Chock, Zuerlein win U.S. junior dance title

Skaters glide to victory with Phantom of the Opera; Shibutanis are second

Madison Chock and Greg Zuerlein put an exclamation point on a career-defining junior season in Sofia.
Madison Chock and Greg Zuerlein put an exclamation point on a career-defining junior season in Sofia. (Paul Harvath)


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By Lynn Rutherford, special to
(01/22/2009) - Tuesday's original dances left the top three couples so cranky you could feel a chill in the air. Today, there were smiles all around.

None were brighter than those of Madison Chock and Greg Zuerlein, the Junior Grand Prix champions who added the U.S. junior ice dance title to their medal haul with a sensitive, finely woven performance to selections from The Phantom of the Opera.

"We felt like we had a good skate. It was nice to have a day off [Wednesday] so we could start out fresh today," Chock, 16, said. "I really thought we had a connection to each other and the audience."

"I felt much better than in the OD. I could feel my legs underneath me," Zuerlein, 20, added.

Chock and Zuerlein, who train in Igor Shpilband's school in Canton, Mich., led the event from start to finish. They ended with 167.81 points, some 6.78 ahead of the field, to score their fourth major victory of the season.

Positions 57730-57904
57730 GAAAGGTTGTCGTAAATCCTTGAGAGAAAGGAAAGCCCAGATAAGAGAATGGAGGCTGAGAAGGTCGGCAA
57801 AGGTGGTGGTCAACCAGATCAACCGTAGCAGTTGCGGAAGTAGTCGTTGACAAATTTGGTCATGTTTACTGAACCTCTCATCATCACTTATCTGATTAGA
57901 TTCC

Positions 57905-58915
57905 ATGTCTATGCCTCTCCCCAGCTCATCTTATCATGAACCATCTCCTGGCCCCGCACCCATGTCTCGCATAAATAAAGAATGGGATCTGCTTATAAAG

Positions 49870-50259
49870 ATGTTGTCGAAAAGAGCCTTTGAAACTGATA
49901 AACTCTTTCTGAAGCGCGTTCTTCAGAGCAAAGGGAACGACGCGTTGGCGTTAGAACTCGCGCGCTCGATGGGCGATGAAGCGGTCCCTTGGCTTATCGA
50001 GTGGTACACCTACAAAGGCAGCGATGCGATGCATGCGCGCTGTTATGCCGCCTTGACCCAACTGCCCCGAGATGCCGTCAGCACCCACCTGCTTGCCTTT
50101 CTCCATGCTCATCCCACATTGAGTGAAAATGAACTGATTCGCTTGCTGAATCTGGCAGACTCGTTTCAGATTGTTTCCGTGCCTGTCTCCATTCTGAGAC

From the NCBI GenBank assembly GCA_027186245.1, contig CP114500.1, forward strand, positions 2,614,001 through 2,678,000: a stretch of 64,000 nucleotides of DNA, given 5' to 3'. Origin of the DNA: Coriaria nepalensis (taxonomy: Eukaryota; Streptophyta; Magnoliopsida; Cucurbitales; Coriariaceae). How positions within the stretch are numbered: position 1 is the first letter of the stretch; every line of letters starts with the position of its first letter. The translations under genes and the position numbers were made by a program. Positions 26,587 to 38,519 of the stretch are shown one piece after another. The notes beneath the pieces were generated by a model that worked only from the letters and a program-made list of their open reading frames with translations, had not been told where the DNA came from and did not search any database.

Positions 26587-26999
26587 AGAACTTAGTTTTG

"Every competition is good, to gain more experience," Chock said. "You make mistakes, and then you learn how to fix them."

The next logical step is the ISU World Junior Figure Skating Championships, to be held in late February in Sofia, Bulgaria.

"Our goal is top three," Chock said. "But mainly, we just want to enjoy our performances. If we do, it usually shows."

Chock and Zuerlein's training mates in Canton, siblings Maia Shibutani and Alex Shibutani, performed a soft, elegant program, to music from Cinema Paradiso, marred only by Maia's fall on a twizzle sequence. They placed second in the free dance and second overall with 161.03 points.

"I'm happy with the overall skate," Maia, 14, said. "This is a sport. Everyone has an off-day or an off-moment. I just slipped out of it. It was a fluke sort of thing."

The Colorado Springs-based team of Piper Gilles and Zach Donohue prevented a Canton sweep of the medals by winning the bronze with a spirited and intricate program to Latin rhythms. They ended the competition with 151.10 points.

"It was definitely a major improvement [over the OD]," Gilles, who is battling an injury to her adductor tendon, said. "My legs felt much better. It was a great way to end the season -- doing something we're proud off. We tried to have fun and entertain everyone, and hopefully we did that.

"This week has been a little bit nerve-wracking; its like, 'Is my leg going to hold up?'"

Donohue, who moved to Colorado Springs to skate with Gilles just seven months ago, was more than satisfied with his first trip to the U.S. Championships.

"There are a lot of new things to get myself into, a lot going on, between the [Quicken Loans Arena] here and the practices at Hoover Arena," Donohue said. "It's been blessed. I'll take a bronze medal at my first nationals. I can't complain."

Shannon Wingle and Timothy McKernan, who also train in Canton, were fourth with 145.05 points.

None of the top three couples were certain whether they would move up to the senior ranks next season.

"We probably will, but we're not sure," Chock said. "Next year will be a busy year. I don't know what our coaches' plans are for us yet. We have to wait and discuss it with them."